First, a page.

It's been a month in the Basin Grazing Area, so time to make a move. There was a domino effect, starting a couple of weeks ago when my fencing contractors demolished the old fence along the highway in the rams' paddock. I shifted the rams onto the Racecourse, into the triangular paddock I call the "Stud Paddock"--a legacy of the years I bred my own rams from a small flock of high quality ewes known as studs (yes, it confused me at first, too--how can girls be studs??) I no longer breed my own rams, I buy them from the same breeder who supplied my first flock, Glen Stuart (Allan and Carol Phillips) in Evandale, northern Tasmania. And because this is the third year I haven't lambed, due to feed scarcity, I haven't needed to buy any rams anyway. So my nine rams are living the life of Riley, and are so complacent that just moving them slowly out of the Racecourse this morning had them puffing and panting. But back to the domino effect. I have a two-fence policy about keeping ewes and rams separate, so there is always at least one full paddock between the two. As a result, the rams had to come out of the Racecourse, but the highway fence is still under repair. So the rams are having the pleasure of a sojourn in the Lucerne Reserve while the flock is in the Racecourse.
The ewes were in the Grass Gully, the middle paddock of the Basin GA, and quite content to follow me out the gate into Nan's Paddock (so named by my now-retired stockman Davey because it was my favourite paddock when I first bought the farm). Once into Nan's, though, they were in no hurry at all to come down the hill. I let them graze up top for about an hour, then started getting serious about finishing the move about noon. They did ok till they got into the laneway where the January burn had decimated an old stand of cutting saggs (lomandra longifolia). The flock got quite excited about the new growth on the saggs, which they usually spurn, so forward progress stalled for a while longer while they had their fill. The fencing contractors were working at the bottom of the laneway, just beyond where I wanted the sheep to turn into the Racecourse GA, and the flock were intrigued and wary about the strangers dead ahead. It took a bit of pushing to get them on around the corner and into the open gate.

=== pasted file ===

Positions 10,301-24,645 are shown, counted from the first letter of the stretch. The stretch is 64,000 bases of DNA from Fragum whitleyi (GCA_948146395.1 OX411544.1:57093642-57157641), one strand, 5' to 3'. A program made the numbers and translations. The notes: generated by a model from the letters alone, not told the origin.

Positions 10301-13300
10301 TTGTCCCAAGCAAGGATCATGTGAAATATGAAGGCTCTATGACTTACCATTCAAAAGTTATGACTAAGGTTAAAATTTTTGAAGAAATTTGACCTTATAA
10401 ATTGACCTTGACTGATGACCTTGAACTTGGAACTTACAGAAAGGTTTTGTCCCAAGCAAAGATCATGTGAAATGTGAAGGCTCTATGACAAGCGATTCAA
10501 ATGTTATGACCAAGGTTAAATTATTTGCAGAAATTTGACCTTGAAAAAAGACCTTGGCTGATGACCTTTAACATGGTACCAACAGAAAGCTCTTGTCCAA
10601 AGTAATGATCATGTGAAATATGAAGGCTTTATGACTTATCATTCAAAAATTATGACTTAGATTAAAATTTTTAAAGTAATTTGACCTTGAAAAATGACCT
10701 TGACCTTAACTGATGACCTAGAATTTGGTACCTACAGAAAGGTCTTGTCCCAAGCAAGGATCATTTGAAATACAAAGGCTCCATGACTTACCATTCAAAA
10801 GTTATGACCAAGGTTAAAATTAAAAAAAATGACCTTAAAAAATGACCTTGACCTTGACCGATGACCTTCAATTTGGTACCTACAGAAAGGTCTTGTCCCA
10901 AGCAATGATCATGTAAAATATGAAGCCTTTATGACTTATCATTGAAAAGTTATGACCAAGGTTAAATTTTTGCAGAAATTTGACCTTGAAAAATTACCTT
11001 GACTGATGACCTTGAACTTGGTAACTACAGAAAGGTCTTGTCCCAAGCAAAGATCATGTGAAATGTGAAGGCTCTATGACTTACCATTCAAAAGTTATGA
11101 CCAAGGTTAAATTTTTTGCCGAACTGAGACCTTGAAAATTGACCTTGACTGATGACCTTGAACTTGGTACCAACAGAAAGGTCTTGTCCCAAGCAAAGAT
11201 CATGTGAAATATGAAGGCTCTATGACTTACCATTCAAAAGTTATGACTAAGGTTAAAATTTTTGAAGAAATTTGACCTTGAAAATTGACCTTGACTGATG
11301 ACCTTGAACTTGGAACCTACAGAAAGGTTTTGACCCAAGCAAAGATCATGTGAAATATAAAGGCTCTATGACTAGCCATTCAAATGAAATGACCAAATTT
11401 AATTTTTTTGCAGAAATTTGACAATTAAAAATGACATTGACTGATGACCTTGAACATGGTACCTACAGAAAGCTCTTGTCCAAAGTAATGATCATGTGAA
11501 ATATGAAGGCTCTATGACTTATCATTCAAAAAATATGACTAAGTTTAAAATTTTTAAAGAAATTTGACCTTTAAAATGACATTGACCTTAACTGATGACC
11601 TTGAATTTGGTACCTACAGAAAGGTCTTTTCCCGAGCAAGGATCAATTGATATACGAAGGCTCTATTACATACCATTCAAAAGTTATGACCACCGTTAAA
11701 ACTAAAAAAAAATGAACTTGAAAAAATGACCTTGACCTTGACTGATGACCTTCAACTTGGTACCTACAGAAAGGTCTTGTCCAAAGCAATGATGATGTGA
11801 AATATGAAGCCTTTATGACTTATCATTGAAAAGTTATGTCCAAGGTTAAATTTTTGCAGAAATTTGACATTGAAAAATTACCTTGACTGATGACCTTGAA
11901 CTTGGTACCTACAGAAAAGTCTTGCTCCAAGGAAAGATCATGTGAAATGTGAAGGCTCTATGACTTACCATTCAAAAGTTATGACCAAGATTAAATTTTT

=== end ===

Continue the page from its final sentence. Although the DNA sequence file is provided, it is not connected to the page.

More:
Saturday and Sunday I won't be shepherding, as I'm one of the organisers of a fun event in Oatlands. A team of 12 bullocks (oxen) will be pulling a vintage wool wagon loaded with bales from local woolgrowers (including one from White Gum Wool, of course!) down the main street of town, both days. There will be a display of carts and harness both days, and an auction of horse-and bullock-drawn carts and paraphernalia on Saturday afternoon at 2pm. In addition to the bullocks, there will be working displays of all sorts of heritage crafts, including spinning, at various venues. Any of you who are within cooee of Oatlands would be most welcome! I'll post some photos on Instagram and Facebook during the weekend.
Video V1 above.
Video V2 above: I somehow lost the sound on this video--they were being most enthusiastic about the cutting saggs in the burned area.